Mildura Weekly : Friday December 5 2014 Vol 9 No 5
NEWS 21 FRIDAY, DECEMBER 5, 2014 MILDURAWEEKLY.COM.AU A trip down memory lane, to 1974 • From Page 20 He’ll never forget the stench either. Despite the best clean-up efforts of Army, Air Force and Navy personnel, the smell of tonnes of rotting fruit and other perishables – left in the open in a tropical climate for two weeks – filled the air. Geoff spent the next 18 months working for the Government, con- centrating on re-roofing new (stron- ger) houses that were being built at a rapid rate. At the end of that contract he got a job as a housing inspector for just over six years, then went back into doing carpentry, joining and cabinet- making work. Geoff had always harboured a de- sire to work off-shore to further his ex- perience. He spent four years repeated- ly applying for a carpenter’s job in the Antarctic before finally being accepted for a six-month stretch on the world heritage-listed Macquarie Island, a national park that has been a Tasma- nian outpost since 1825. “That work continues to be one of the great experiences of my life,” Geoff said. “It was awesome. To say these people are dedicated is an understatement... they come together from all walks of life for a common purpose, and some of the work they do is incredible.” Geoff worked eight hours every week day building huts, sheds and doing various repair work, and every Saturday morning did volunteer work with teams carrying out research on all things Macquarie, including monitor- ing fairy penguins, a variety of seals and various other wildlife. He found it fascinating, despite often working in sub-zero temperatures. Before Geoff left Australia he or- ganised to carry out his banking via the internet, and the bank was so im- pressed with his story they made him one of their ‘pin-up boys,’ featuring him in their news magazine, and an internet banking information book- let that went to ANZ branches world- wide. Returning to Mildura in 2001, Geoff did a few odd jobs before getting a part-time position at TAFE, teaching carpentry to people with a disability. The part-time job turned to full-time, and 13 years later, Geoff is still teach- ing, although these days it’s more practice than theory, and he spends most of his time catching up with ap- prentices and their bosses on the many building sites around town. He is a walking, talking advertise- ment for all aspects of the building industry, and not surprisingly holds a special view that apprenticeships are the key to the future. It’s a long time since the 62-year-old started his four- year apprenticeship, but it’s something he’s never forgotten, and he highly rec- ommends it to today’s younger genera- tion. He’s keen to let employers know that the apprenticeships of today are a far cry from yesteryear, with most qualifications gained on actual con- struction sites, not in the classroom. “The big part of my job is on-site assessing,” he said. “It suits me, the employer and the apprentice, saves times and money – and keeps the ap- prentice where he is learning the most – on the job.” Geoff would like to see more building apprenticeships. “They have slowed down a bit,” he said. “Before the Global Financial Crisis we had around 65 apprentices on the books, but now we would be down to 20 or so.” He remembers completing his four-year apprenticeship with Neil Noyce, and says it was the best thing he’s ever done, although he never thought he would end up in Darwin. “In 1973, a couple of my mates said they were going up there to play footy,” he said. “I decided to tag along, thinking I would be there for the footy season...I ended up staying 24 years!” • FOOTNOTE: If readers want any information on carpentry appren- ticeships, Geoff’s contact number is 0419 232 623. • SEAL OF APPROVAL: Geoff Leng in the frozen wilderness of Macquarie Island, BOTTOM, and LEFT, face to face with an elephant seal. “As long as you are taller, you dominate them,” he said. “If they rear up, you just hold up a broom.” La Trobe MBA rises in global rankings LA Trobe University’s Master of Business Ad- ministration course has been ranked number four in Australia – and shot to 14th place in Asia – following the latest QS MBA international rank- ings. The La Trobe qualifi- cation now ranks among Australia’s top five uni- versities – after Mel- bourne, UNSW and ANU – and ahead of Monash, while also recording its second consecutive leap in the MBA’s Asia rank- ings (from 23rd last year and 32nd in 2012). La Trobe delivers the MBA from its Melbourne City Campus, while also offering the only face- to-face MBA program in regional Victoria at Ben- digo, Albury-Wodonga, Shepparton and Mildura. QS MBA rankings are based on the employabil- ity of graduates, with the system utilising global surveys of employers to identify MBA programs from which they prefer to recruit students.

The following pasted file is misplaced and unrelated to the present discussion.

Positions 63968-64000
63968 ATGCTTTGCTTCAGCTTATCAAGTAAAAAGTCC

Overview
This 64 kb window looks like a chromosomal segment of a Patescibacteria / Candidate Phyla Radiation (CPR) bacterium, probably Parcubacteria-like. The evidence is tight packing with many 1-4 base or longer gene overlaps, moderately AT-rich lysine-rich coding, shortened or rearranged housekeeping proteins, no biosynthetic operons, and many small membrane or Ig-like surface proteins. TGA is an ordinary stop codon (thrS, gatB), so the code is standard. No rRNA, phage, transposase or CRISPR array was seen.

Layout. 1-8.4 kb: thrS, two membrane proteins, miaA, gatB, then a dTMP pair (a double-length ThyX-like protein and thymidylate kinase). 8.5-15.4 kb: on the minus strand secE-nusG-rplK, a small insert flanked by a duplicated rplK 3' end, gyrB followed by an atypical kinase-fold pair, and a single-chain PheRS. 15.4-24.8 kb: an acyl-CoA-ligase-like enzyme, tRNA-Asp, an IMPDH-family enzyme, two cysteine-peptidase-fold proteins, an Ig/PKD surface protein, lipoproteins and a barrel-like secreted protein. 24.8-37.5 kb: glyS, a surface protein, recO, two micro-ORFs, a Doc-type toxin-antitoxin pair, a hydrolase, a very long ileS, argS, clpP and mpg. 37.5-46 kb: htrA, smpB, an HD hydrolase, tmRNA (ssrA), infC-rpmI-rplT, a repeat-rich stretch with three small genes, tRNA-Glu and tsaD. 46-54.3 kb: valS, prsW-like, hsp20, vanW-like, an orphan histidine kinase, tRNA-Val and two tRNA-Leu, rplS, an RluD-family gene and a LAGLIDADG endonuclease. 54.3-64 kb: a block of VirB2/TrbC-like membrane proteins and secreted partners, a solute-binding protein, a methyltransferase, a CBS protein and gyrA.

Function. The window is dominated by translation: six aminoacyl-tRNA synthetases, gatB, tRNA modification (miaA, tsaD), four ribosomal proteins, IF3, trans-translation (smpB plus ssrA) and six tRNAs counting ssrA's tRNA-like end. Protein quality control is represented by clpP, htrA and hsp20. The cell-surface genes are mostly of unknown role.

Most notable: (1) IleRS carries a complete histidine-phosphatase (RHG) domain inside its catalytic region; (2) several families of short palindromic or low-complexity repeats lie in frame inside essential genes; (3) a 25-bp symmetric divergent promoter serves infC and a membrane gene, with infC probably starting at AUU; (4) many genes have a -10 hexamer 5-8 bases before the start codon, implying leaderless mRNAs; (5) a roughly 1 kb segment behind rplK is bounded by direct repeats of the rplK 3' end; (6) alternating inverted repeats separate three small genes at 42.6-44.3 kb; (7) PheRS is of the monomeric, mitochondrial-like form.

Friday November 28 2014 Vol 9 No 4
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